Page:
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Vulture-accumulated bone assemblage from the Holocene of Brazil (1 Viewer)


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Ballejo, F., P. Hadler, J.J. Cherem, L. Bueno, J.S. Machado, A.B. Matarrese, and F.J. Fernández (2022)
The first fossil record of a bone assemblage accumulated by New World vultures (Gruta do Presépio, Holocene, southern Brazil)
Boreas (advance online publication)
doi: 10.1111/bor.12579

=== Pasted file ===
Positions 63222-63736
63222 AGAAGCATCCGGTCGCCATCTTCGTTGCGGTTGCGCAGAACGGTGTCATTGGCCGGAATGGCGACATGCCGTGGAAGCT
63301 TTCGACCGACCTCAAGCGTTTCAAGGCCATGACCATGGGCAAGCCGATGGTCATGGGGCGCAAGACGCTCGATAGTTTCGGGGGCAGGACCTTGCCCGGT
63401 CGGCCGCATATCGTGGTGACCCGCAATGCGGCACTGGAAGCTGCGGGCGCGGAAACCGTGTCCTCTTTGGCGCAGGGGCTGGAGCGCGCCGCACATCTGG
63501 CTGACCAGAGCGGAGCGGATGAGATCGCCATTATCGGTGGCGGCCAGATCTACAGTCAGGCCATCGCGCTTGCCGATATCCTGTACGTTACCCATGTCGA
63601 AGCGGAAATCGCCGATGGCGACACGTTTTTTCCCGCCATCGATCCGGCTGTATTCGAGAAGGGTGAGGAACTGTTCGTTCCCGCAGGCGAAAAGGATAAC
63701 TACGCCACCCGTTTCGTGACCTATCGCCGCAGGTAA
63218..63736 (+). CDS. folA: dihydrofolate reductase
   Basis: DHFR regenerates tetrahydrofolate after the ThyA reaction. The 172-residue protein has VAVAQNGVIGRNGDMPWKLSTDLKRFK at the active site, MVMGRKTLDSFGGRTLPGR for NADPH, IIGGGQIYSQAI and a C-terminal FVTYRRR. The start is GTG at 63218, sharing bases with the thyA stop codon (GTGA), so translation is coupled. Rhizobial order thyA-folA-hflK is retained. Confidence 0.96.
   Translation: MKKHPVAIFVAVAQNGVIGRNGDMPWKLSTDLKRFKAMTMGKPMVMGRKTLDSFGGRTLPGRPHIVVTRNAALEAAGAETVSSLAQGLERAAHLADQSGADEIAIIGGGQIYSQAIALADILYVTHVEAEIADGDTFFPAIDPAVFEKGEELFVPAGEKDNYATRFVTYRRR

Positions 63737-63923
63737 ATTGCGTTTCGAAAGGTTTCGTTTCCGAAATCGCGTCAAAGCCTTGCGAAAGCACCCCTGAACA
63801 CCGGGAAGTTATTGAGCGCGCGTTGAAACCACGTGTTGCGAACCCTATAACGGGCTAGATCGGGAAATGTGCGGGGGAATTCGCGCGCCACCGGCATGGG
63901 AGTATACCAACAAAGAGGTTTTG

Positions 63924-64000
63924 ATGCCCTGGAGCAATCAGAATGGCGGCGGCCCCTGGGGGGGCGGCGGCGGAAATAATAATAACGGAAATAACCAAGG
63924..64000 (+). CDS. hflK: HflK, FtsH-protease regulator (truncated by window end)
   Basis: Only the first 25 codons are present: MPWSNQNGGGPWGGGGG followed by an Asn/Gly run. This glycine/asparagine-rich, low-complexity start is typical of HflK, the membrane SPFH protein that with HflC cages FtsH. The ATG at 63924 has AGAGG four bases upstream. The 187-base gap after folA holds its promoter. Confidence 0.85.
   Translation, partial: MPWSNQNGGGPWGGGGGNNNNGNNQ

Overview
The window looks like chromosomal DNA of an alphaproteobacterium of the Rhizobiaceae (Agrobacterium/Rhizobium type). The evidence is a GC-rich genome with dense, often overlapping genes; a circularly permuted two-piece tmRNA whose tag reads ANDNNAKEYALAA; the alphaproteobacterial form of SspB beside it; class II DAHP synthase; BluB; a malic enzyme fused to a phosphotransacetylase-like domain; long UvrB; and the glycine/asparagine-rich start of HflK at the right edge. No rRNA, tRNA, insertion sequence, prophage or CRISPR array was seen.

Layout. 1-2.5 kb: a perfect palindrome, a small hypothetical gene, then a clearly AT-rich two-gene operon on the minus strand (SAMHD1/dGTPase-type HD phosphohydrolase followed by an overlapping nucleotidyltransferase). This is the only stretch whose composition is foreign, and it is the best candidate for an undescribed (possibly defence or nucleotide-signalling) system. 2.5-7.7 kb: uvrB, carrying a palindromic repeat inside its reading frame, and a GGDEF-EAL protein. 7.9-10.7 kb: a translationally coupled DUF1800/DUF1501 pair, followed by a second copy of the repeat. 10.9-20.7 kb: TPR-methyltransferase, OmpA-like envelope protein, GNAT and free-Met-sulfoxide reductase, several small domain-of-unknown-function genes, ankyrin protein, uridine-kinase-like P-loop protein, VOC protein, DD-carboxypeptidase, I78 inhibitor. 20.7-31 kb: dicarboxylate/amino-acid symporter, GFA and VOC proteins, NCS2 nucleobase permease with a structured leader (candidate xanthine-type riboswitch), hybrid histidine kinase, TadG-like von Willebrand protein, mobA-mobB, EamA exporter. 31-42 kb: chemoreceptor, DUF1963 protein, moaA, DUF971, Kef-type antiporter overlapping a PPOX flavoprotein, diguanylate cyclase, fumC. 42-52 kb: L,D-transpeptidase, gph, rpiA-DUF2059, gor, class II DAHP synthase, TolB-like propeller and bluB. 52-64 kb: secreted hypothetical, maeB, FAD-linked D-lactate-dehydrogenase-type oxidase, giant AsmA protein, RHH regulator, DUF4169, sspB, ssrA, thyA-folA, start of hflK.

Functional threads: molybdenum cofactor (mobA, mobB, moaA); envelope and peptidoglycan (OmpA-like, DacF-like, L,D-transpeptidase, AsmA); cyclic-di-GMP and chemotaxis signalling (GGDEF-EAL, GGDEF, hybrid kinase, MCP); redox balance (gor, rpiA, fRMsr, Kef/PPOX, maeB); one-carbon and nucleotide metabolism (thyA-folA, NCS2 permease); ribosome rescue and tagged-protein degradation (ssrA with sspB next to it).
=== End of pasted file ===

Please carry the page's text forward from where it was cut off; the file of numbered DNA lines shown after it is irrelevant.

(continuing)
Here we present the first fossil record of a bone assemblage that could have been accumulated by New World vultures (Cathartidae). The bone remains were found in an archaeological rockshelter called Gruta do Presépio (GPR), located in the tropical rainforest environment of Santa Catarina State, southern Brazil, where groups of hunters and gatherers lived from the Early to Middle Holocene (9.3–4.6 cal. ka BP) until the Late Holocene (1.3 cal. ka BP). The results of taphonomic analysis of the archaeological sample are compared with actualistic taphonomic modifications produced by New World vultures. The findings of autopodials (mainly phalanges) of medium and large mammals, with a high degree of digestive corrosion but without tooth marks, could be related to the pellet deposit pattern of New World vultures. Seven mammal taxa associated with a forest environment were identified, four of which were obtained from pellets deposited by Cathartidae; these included some native taxa (Cervidae, Dasypodidae, Felidae and Tayassuidae) that are frequently consumed today by these scavenger birds. The bone and tooth remains contained in the pellets regurgitated by Cathartidae were found together with faunal remains discarded by humans that lived in GPR from the Early to the Late Holocene. This palimpsest highlights the relevance of archaeological and actualistic taphonomic studies.
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